I'd say high ACT scores demonstrate the ability to learn, the way low 40-yard dash times indicate the ability to run fast.

The simple fact is that Tennessee schools are substandard. I went to schools in California and Germany (US military) before returning for my last four years of high school in North Carolina and Tennessee. I was far ahead of the other students. I'd say the schools were probably at least two years behind.

There is no surprise that Tennessee is 49th out of 50 states in terms of ACT scores. Students in other states and countries are getting better educations.

By: budlight on 8/25/11 at 7:14

bfra on 8/24/11 at 10:40
That doesn't mean the children in private schools are any smarter, they just have a better advantage of learning. Teach in English and leave it up to the hispanic parents to have their children prepared to start school. Why should English speaking children be held back because of language and that is exactly what public schools are doing. These high tech educators, supposedly (shcool board & Register) seem to be under educated!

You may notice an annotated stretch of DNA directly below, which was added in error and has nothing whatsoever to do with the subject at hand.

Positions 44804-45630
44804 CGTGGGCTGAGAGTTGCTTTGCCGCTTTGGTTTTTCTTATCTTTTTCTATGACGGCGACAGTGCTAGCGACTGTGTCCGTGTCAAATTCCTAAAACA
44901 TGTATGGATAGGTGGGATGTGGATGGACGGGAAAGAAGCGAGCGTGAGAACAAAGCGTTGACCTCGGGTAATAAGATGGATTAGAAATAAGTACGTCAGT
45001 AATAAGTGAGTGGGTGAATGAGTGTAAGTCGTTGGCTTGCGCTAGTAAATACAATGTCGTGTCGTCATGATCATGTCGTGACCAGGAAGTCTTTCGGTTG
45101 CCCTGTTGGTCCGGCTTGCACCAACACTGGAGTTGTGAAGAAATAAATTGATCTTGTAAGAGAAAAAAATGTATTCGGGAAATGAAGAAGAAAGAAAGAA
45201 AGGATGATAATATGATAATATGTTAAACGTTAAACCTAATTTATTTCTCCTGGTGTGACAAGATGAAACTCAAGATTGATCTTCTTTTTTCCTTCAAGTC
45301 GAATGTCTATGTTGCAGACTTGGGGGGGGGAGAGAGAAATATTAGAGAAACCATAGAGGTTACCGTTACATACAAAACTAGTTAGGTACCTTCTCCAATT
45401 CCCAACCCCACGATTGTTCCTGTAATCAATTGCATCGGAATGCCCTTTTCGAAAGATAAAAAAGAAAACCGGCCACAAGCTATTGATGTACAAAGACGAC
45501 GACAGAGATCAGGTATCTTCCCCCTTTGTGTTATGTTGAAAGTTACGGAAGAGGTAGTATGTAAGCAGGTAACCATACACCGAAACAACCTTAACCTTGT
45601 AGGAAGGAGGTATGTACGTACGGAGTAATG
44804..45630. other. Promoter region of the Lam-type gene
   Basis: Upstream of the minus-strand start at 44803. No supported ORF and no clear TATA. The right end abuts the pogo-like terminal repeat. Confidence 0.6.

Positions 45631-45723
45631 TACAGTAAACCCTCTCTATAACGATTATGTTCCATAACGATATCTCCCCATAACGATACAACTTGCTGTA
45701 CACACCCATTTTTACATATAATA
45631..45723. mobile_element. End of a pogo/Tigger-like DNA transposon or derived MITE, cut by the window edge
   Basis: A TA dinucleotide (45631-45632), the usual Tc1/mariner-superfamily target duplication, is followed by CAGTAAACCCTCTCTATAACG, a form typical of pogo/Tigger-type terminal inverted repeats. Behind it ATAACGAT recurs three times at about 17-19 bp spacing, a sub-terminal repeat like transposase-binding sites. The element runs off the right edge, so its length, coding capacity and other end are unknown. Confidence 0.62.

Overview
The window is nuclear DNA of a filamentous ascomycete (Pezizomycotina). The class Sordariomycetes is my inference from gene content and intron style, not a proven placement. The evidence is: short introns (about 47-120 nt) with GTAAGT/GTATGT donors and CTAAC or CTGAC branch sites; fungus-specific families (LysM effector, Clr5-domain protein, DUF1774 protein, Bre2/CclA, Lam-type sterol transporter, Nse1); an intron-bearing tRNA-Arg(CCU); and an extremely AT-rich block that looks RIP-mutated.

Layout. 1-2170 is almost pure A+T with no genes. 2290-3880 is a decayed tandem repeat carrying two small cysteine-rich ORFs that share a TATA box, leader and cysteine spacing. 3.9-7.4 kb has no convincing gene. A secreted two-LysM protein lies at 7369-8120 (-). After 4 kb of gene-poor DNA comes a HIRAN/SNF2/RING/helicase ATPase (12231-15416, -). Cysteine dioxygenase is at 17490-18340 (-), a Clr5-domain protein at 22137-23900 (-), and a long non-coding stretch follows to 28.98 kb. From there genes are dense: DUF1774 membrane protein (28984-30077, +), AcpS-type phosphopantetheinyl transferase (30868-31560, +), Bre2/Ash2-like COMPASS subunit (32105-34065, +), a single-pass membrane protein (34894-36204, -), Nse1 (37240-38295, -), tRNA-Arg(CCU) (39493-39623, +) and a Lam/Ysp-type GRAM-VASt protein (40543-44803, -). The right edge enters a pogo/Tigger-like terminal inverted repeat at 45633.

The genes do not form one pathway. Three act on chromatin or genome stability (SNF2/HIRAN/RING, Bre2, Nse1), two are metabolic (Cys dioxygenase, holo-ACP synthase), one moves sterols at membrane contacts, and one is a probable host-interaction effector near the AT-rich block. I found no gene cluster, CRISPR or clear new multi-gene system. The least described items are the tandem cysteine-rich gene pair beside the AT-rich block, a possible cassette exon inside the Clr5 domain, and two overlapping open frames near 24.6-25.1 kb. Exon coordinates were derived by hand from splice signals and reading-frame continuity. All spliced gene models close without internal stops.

bfra, you are correct when you say English speaking children are held back. I have spoken to high school students who say learning is distracted when the class is being taught in English AND Spanish and there is an interpretor. It's sad. The spanish speaking (or other) should learn English BEFORE they are placed in the classroom with English speaking people. It is just common sense.

By: VandyJD11 on 8/25/11 at 7:56